- Shaving, which may irritate the skin
- Diabetes Mellitus
- Dandruff (an unusually large amount of flaking is associated with this sensation)
- Iron deficiency anemia
- Parasitic infections
- Related to pregnancy:
TreatmentA variety of over-the-counter and prescription anti-itch drugs are available. Some plant products have been found to be effective anti-pruritics, others not. Non-chemical remedies include cooling, warming, soft stimulation.
Sometimes scratching relieves isolated itches, hence the existence of devices such as the back scratcher. Often, however, scratching can intensify itching and even cause further damage to the skin, dubbed the "itch-scratch-itch cycle".
The mainstay of therapy for dry skin is maintaining adequate skin moisture and topical emollients.
Sensations associated with scratchingPain and itch have very different behavioral response patterns. Pain evokes a withdrawal reflex which leads to retraction and therefore a reaction trying to protect an endangered part of the body. Itch creates a scratching reflex which draws one to the affected skin site. For example, responding to a local itch sensation is an effective way to remove insects on the skin. Scratching has traditionally been regarded as a way to relieve one self by reducing the annoying itch sensation. However there are hedonic aspects of scratching as one would find noxious scratching highly pleasurable. It has been hypothesized that motivational aspects of scratching include the frontal brain areas of reward and decision making. These aspects might therefore contribute to the compulsive nature of itch and scratching.
Contagious itchEvents of “contagious itch” are very common occurrences. Even a discussion on the topic of itch can give one the desire to scratch. Itch is likely more than a localized phenomenon in the place we scratch. Results from a recent study showed that itching and scratching were induced purely by visual stimuli in a public lecture on itching. There is currently little detailed data on central activation for contagious itching but it is hypothesized that a human mirror neuron system exists in which we imitate certain motor actions when we view others performing the same action. A similar phenomenon in which mirror neurons are used to explain the cause is contagious yawning.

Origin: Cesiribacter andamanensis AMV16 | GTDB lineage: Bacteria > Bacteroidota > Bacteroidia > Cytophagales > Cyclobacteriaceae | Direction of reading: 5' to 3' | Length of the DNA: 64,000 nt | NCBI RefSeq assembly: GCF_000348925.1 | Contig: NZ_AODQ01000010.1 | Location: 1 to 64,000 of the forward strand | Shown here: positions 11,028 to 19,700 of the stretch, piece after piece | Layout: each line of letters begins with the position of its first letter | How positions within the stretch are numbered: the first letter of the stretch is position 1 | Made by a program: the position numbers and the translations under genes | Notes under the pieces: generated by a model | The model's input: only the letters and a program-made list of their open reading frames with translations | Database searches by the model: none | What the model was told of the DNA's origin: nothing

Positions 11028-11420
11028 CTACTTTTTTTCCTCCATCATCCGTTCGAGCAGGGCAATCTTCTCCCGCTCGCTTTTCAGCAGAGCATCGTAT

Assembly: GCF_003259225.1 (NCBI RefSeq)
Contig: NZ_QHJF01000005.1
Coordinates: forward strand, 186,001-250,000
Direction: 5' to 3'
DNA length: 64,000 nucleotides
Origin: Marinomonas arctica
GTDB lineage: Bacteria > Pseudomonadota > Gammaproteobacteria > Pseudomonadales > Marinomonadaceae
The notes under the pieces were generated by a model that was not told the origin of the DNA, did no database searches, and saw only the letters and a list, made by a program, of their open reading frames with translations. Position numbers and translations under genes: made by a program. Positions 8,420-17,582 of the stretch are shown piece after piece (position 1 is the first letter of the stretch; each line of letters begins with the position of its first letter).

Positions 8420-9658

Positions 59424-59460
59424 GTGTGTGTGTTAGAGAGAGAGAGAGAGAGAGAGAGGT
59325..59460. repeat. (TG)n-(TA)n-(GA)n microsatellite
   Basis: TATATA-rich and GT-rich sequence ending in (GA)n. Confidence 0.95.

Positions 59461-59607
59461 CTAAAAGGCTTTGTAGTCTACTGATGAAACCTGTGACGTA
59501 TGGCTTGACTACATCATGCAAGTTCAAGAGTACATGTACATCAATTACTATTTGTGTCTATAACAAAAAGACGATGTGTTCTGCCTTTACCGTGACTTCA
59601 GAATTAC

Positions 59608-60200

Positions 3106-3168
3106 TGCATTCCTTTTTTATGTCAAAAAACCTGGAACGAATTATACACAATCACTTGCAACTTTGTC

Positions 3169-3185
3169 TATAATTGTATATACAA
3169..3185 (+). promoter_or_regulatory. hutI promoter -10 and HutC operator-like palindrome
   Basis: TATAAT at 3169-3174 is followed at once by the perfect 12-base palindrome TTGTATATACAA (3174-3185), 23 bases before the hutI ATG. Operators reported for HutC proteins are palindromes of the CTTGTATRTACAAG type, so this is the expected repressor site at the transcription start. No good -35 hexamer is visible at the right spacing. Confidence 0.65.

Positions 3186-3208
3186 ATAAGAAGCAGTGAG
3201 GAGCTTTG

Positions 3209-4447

- National Cancer Institute (2003) "Pruritus" Retrieved Aug. 22, 2005.
itch in Aymara: Jasi
itch in German: Juckreiz
itch in Spanish: Prurito
itch in Esperanto: Jukado
itch in French: Prurit
itch in Korean: 가려움
itch in Ido: Prurito
itch in Italian: Prurito
itch in Latin: Pruritus
itch in Luxembourgish: Bass
itch in Dutch: Jeuk (prikkel)
itch in Japanese: 痒み
itch in Polish: Świąd
itch in Portuguese: Prurido
itch in Russian: Зуд
itch in Sicilian: Manciaciumi
itch in Simple English: Itch
itch in Finnish: Kutina
itch in Swedish: Klåda
itch in Telugu: దురద
itch in Thai: อาการคัน